Soccer Online Betting
Soccer is the most popular sport in the world. Why is that? It’s hard to say, and you’re definitely not going to get the answer to that question from watching it. However, we have a theory here at CashBet.ag Soccer is the sport that is mostly likely to send fans of two opposing teams home happy. And that’s because soccer rule-makers do not frown upon ties. In their even-steven worldview, there is nothing wrong with a contest or competition in which there may be no winners. It is this win-lose-or-draw attitude that makes soccer betting different from many other sports.
You have probably heard of the ‘moneyline’, right? And even if you haven’t, it’s such a simple concept that even a child can grasp it. Let’s say Team A is playing Team B. A moneyline bet comes down to picking a winner. If you believe Team is going to beat Team B, then you bet on Team A. conversely, if you believe Team B will defeat Team A, then you place a wager on Team B. and that’s it; end of story. As it turns out, though, soccer has something called a ‘three-way moneyline.’ Is it as sexy as it sounds? Let’s find out.
Soccer games tend to be low-scoring affairs. As a matter of fact, many games turn out to be no-scoring affairs. As a result of this, ties are a very common outcome. So much so that, as mentioned above, draws are a betting alternative. Here is an example of a three-way moneyline:
- Real Madrid -105
- Barcelona +265
- Draw +241
In this case, Madrid is a 105 favorite. That means that you can win $100 on a $105 bet on Real Madrid to win. Meanwhile, Barcelona is a 265 underdog. Therefore, you can win $265 on a $100 bet on the Catalonians to win. Finally, the odds for a tie are +241. That is to say, if you bet $100 on the game to finish in a draw, you stand to win $241. As long as that is the final outcome, of course. Simple, isn’t it? Well, just wait until you get a load of the two-way moneyline.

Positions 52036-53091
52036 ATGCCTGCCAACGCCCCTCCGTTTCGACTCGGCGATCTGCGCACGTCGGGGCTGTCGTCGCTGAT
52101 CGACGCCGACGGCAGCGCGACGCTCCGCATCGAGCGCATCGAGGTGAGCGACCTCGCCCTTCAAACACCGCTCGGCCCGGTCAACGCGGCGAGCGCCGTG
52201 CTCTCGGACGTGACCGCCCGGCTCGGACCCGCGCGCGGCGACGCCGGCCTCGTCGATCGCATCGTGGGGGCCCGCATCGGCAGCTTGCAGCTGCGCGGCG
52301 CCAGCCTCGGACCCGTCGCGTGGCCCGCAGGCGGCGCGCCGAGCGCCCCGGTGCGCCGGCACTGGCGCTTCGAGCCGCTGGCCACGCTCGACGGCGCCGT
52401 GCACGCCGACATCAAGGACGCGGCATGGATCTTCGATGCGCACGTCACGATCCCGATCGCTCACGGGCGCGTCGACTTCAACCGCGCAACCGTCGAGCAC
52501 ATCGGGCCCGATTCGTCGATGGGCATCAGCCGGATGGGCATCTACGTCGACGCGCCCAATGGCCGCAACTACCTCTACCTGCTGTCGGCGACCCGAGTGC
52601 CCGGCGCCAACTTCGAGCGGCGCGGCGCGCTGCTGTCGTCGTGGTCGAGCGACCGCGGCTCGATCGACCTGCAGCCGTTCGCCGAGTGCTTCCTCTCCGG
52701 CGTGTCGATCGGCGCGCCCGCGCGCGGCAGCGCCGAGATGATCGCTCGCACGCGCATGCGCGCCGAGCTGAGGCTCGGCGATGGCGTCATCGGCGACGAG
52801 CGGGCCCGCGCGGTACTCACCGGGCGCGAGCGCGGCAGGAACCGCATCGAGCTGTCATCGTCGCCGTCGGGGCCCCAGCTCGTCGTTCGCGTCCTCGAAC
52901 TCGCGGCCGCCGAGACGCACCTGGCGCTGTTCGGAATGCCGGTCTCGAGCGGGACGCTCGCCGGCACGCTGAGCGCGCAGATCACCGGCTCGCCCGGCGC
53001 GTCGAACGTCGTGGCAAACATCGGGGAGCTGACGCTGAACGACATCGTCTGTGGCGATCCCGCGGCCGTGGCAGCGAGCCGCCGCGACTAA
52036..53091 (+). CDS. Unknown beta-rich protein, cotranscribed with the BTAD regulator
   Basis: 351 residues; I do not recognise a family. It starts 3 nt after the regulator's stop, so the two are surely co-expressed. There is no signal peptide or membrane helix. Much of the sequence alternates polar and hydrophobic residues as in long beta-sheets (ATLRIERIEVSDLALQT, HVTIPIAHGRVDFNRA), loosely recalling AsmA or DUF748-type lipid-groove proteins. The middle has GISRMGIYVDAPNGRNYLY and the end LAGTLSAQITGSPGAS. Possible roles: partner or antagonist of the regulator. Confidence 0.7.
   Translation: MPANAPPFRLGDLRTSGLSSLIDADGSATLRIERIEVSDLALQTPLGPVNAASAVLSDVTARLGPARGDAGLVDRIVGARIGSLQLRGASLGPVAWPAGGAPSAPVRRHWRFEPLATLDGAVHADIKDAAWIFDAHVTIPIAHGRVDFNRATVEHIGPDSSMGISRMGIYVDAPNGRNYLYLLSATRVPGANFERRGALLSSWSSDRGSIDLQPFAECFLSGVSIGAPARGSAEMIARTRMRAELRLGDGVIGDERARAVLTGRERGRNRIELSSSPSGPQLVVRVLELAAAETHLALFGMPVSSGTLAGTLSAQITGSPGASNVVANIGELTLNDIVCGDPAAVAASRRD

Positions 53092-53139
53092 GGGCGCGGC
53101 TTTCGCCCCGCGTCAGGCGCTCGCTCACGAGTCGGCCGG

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There are two types of two-way moneylines: double chance and draw no bet. A double chance wager is one where you bet on a team to win or draw, or on either team to win the game. Using the previous example, let’s say you bet on Real Madrid. If Madrid wins or the game ends in a tie, you win your bet. Either result is good for you. The same applies if you bet on Barcelona. And if you bet on either Real Madrid of Barcelona to win, then there must be a winner for you to win your wager. A draw would make your bet a loser. Since you’re betting on two outcomes out of three, your probability of winning increases. On the other hand, a higher probability of winning comes with much shorter odds and returns.
Draw no bet is arguably the closest soccer has to a regular moneyline wager. In other words, in the above example you would bet on either Real Madrid or Barcelona to win their match. However, a draw is still a possibility, and your bet will be a push should the game end in a tie. The bright side here is that you don’t necessarily lose your bet if your team doesn’t win.
The goal line in soccer is very similar to the puck line in hockey. A goal line usually goes along the lines of -0.5 goals. However, for games with heavy chalk, the goal line could be something like -1.5 or -2.5 goals. In a 1.5 goal line, the fave must win by at least two goals or more. And the dog must lose by fewer than two goals, or win the game outright.
The most common over/under total for soccer matches is 2.5 goals. In such a case, a bet on the over requires at least three combined goals to win. And a bet on the under requires two or fewer combined goals to win. In addition to that, sportsbooks such as Cash Bet are known to offer over/under markets on corners and red/yellow cards.
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